But all that changed a little more than two years ago.
I had always known I was a storyteller. I learned the art of storytelling in front of a group of people. I wrote play scripts, including a one-act that got a bit of prominence (as much as you get for a one-act.) I wrote some short comedy pieces for local TV in Ohio. I even had an audition to write scripts for Disney's TV arm. I just missed getting in there, and was invited to apply again the next year.
But it was my nonfiction that had success. I sold articles to national magazines. At the same time as the Disney audition, I got a job with a newspaper chain. It matched what I understood my writing at the time to be; short projects, easy to complete, and which I could turn out quickly and with clean, readable copy. When Disney's offer rolled around the next year, I declined. I had a family to support, and I'd found a way to do it with writing.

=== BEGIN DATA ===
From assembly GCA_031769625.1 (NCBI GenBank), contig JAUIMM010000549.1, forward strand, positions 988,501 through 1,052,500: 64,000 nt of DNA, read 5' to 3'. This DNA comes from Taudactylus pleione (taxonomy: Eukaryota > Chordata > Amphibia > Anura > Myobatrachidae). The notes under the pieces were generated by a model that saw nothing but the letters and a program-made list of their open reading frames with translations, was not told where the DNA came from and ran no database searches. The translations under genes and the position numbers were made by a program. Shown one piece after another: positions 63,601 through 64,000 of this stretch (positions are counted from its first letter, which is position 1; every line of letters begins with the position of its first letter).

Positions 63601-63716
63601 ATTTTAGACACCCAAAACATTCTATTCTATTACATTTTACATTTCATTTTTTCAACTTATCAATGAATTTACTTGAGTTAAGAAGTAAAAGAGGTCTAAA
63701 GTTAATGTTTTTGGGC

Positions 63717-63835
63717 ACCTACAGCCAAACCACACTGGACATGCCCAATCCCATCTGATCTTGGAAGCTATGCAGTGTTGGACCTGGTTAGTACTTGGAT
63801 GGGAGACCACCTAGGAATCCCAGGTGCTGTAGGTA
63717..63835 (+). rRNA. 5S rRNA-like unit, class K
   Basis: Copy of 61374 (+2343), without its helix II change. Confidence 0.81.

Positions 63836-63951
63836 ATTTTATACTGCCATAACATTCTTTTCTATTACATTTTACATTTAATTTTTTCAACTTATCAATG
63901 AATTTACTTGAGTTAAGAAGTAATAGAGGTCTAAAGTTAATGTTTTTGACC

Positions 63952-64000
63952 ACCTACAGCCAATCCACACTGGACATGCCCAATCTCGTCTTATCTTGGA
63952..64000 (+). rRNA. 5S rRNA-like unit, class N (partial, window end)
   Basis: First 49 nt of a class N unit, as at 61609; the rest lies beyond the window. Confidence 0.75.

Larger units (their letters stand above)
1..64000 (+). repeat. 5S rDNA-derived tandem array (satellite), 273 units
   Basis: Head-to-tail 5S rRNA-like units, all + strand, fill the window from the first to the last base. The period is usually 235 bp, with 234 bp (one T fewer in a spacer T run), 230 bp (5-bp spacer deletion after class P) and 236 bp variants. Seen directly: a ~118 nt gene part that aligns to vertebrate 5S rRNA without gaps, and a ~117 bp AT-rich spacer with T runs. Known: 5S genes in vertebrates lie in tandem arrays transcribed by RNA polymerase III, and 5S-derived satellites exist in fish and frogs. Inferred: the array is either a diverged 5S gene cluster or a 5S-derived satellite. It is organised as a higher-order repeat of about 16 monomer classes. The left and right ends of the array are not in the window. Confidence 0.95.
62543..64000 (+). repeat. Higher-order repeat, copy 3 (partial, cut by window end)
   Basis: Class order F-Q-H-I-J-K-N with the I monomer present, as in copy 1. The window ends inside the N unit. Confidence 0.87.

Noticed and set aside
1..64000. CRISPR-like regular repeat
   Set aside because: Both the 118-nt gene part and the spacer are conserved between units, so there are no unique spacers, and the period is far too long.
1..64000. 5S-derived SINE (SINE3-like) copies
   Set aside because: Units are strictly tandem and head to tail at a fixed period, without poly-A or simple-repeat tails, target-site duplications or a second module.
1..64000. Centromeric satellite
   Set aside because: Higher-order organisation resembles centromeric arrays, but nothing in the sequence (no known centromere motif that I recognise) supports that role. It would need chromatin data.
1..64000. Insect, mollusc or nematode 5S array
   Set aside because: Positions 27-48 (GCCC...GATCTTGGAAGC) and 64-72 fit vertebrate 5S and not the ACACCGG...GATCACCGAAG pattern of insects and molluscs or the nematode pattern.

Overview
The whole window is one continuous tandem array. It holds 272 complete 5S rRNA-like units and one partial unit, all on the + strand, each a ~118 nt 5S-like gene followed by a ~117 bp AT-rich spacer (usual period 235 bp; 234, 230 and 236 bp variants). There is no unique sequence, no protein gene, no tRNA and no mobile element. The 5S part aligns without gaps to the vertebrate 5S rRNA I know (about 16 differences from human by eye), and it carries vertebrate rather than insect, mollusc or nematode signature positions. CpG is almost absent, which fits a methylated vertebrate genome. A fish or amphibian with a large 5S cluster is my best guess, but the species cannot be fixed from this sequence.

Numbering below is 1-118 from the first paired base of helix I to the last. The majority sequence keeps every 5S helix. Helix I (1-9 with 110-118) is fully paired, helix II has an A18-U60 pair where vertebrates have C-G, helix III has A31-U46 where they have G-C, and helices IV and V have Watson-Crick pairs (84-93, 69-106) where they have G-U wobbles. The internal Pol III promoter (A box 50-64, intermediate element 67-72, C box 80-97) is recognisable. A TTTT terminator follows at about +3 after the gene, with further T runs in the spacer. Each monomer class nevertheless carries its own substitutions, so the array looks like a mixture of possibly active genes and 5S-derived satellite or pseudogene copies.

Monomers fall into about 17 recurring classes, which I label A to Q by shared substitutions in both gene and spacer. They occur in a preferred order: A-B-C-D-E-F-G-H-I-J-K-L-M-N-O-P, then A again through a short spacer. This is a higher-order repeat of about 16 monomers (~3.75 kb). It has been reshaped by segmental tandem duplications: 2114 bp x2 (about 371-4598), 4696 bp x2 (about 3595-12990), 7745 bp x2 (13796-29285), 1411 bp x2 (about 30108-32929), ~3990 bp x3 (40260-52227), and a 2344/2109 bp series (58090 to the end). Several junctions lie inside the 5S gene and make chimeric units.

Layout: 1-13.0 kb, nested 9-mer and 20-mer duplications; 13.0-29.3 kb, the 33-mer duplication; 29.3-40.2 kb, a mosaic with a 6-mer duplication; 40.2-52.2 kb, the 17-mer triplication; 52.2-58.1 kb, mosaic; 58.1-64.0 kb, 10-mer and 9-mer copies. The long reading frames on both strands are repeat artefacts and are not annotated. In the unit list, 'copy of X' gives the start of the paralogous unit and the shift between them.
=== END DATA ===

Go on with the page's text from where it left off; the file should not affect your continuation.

I loved the work then. Parts of me love parts of it still. But, over time, I came to realize there was something missing. I wasn't sharing my own stories. Then I experienced a series of losses. When my birthday rolled around, I committed to working again to write and sell my stories.
I started in writing groups, which led to a comic book publisher contacting me. The groups gave me leads on publishers, which led to my submitting Eve's Thieves to Midnight Frost Books.
The journey has taken me to a new place: the land of the published author. Three years (plus a couple of decades before it) later.
Pursue your dreams. You may find a new one on the way. You might even find your way back to the one you started with.